Industry News

STFC:  A breakthrough at STFC's Rutherford Appleton Laboratory is set to revolutionise X-ray imaging.  With potential applications ranging from novel medical imaging to security screening, physicists have found a way to produce a bright, high energy X-ray source, several times more energetic than those commonly used in radiology.  The special properties of these X-rays make them ideally suited to producing high resolution images in medical applications.

Some of these X-rays are so intense that they can pass through 20 centimetres of lead and would take 1.5 metres of concrete to be completely absorbed. Until now, such high energy X-rays could only be produced at high cost using accelerators which are 100s of metres in size. This breakthrough opens the way for systems that could be much more compact and produced at reduced cost.  Screening for disease and for illegal goods in transport are just 2 potential applications. 

Press release & links

WAG:  Business Minister Edwina Hart has identified the preferred locations for the first 5 Enterprise Zones in Wales .  They will be:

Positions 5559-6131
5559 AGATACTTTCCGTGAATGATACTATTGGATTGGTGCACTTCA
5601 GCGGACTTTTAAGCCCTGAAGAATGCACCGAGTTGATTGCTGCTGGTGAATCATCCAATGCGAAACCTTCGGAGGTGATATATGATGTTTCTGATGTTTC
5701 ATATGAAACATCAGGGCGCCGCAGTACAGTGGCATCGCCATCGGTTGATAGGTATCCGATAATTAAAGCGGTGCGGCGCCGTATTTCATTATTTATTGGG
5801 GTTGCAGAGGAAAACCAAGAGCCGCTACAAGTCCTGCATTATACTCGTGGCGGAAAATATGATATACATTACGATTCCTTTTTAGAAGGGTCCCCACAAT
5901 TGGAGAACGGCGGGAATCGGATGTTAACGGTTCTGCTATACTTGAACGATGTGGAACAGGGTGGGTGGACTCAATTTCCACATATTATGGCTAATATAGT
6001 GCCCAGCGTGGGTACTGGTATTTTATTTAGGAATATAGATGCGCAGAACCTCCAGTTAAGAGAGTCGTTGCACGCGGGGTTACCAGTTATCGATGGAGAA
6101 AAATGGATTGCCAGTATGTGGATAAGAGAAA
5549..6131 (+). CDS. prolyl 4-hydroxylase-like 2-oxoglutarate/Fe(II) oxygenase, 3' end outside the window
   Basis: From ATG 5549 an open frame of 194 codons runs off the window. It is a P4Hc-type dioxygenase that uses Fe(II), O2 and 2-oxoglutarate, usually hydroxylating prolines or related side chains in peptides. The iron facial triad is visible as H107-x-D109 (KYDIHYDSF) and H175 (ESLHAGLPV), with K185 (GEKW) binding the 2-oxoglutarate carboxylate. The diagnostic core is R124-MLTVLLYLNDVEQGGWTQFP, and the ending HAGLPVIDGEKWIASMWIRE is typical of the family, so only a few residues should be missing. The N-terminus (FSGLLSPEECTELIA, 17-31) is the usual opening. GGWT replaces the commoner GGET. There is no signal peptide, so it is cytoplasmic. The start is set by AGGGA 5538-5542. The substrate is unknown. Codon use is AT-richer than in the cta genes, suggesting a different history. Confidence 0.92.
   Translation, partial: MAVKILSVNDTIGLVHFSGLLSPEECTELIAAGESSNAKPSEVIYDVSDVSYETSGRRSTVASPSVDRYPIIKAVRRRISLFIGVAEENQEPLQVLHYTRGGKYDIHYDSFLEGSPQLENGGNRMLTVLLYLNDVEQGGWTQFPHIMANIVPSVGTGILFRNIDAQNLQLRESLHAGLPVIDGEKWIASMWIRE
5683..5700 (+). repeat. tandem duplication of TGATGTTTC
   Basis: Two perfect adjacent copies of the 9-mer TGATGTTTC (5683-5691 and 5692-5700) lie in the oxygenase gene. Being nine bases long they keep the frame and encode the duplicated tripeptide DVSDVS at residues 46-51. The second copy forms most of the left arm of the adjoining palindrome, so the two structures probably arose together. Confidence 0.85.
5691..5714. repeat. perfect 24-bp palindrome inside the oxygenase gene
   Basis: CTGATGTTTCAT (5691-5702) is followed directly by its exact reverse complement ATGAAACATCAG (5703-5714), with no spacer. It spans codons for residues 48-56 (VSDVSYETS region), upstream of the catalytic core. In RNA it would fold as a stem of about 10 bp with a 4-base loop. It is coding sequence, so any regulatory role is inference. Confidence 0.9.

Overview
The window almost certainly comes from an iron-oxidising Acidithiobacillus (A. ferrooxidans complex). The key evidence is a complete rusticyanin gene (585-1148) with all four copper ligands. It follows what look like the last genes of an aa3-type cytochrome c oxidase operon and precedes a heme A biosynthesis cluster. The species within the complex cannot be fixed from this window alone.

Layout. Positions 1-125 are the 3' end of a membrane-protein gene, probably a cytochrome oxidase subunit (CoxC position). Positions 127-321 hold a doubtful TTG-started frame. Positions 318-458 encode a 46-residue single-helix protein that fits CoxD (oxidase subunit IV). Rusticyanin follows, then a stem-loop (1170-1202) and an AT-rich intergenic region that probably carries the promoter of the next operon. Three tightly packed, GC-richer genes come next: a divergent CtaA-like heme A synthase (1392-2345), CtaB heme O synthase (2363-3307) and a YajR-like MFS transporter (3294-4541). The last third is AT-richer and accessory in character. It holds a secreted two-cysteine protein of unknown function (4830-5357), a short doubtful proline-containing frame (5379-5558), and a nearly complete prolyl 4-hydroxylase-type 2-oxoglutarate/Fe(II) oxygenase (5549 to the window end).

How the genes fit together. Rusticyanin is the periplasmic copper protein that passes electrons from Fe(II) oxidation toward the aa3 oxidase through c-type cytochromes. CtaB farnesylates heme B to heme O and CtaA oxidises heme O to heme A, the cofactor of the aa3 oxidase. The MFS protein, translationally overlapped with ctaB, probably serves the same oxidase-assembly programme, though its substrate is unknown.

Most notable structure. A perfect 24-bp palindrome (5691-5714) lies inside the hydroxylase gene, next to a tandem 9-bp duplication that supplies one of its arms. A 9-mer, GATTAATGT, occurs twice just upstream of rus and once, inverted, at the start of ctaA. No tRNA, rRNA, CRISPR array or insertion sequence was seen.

* Cardiff Central Business District - with a particular focus on the Financial Services sector

* Ynys Mon – focussed on the energy sector

* Deeside – with a focus on the advanced manufacturing sector

* St Athan – with a focus on the aerospace sector

* Ebbw Vale – with a focus on the automotive sector

Press release & links

MoD:  Under a new agreement Indian & British scientists are to work together to develop cutting-edge technologies for defence & security.  The two countries will pool their world-class science & engineering expertise to work on projects such as unmanned aerial vehicles, advanced explosives, and factors affecting human performance on the battlefield.

Press release & links

FSA:  A recently developed method for testing shellfish for toxins, which can cause serious illness in humans, is being adopted more widely for use on oysters & scallops thanks to Food Standards Agency research carried out by CEFAS.

The previous method of testing for the toxins was a bioassay, which involved the use of mice. The new test does not involve the use of any animals and reflects the Agency’s commitment to reducing the use of animals in testing where suitable alternative methods are available.

Press release & links

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